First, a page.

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ERIC Number: ED457646
Record Type: Non-Journal
Publication Date: 2001
Pages: 9
Abstractor: N/A
Reference Count: N/A
Measuring Moral Development: Feeling, Thinking, and Doing.
Jewell, Paul
This paper examines whether a morally developed person is one who feels strongly about moral issues, or understands moral issues, or acts ethically when dealing with other people. It argues that the meaning of the term "moral" is concerned with how people ought to treat each other and that studies in morality should deal with the actions of people as they function within groups. The trend in gifted education to focus on the individual's affective state when discussing moral development, such as a passion for justice, or to measure cognitive development, such as the recognition of universal moral principles, is deemed as overly individualistic and conceptually inadequate. The paper outlines Lawrence Kohlberg's six stages of moral judgment: punishment and obedience, individual instrumental purpose and exchange, mutual interpersonal expectations, relationships, and conformity, social system and conscience maintenance, prior rights and social contract or utility, and universal ethical principles. It points out that Kohlberg's research examines what people think, not how people actually behave. Developing and applying a methodology to make observations of moral actions is discussed, along with contrasting paradigms of moral development. (Contains 17 references.) (CR)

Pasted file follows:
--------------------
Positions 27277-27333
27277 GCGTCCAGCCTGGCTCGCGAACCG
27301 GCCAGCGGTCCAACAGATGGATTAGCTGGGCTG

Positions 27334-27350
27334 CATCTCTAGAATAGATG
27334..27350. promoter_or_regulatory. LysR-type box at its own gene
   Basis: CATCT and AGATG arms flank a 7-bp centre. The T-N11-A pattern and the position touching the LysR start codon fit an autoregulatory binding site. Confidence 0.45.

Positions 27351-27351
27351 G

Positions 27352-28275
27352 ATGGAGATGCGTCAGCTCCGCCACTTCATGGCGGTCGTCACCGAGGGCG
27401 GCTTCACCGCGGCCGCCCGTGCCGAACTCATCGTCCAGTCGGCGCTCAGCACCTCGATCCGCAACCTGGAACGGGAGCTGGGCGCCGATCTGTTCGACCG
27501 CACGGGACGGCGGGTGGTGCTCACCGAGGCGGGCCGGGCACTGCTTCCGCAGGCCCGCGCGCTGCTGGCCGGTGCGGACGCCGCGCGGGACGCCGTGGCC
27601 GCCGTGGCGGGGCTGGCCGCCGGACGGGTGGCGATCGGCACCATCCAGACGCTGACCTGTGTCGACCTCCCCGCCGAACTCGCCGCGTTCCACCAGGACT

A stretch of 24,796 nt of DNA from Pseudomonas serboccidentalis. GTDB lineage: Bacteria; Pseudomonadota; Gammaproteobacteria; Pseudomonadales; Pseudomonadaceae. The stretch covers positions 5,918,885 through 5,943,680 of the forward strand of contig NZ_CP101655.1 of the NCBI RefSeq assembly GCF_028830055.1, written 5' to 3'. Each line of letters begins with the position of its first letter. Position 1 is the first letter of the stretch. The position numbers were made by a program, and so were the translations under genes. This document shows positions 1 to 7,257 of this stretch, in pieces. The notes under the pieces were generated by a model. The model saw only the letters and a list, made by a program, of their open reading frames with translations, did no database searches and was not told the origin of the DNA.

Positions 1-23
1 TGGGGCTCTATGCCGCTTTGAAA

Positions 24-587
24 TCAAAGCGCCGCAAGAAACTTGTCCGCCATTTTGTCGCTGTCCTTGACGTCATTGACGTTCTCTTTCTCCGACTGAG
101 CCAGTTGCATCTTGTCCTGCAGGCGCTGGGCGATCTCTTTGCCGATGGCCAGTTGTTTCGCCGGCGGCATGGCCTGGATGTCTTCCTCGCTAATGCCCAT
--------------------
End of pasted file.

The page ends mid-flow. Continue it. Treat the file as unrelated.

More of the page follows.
Publication Type: Opinion Papers
Education Level: N/A
Audience: N/A
Language: English
Sponsor: N/A
Authoring Institution: N/A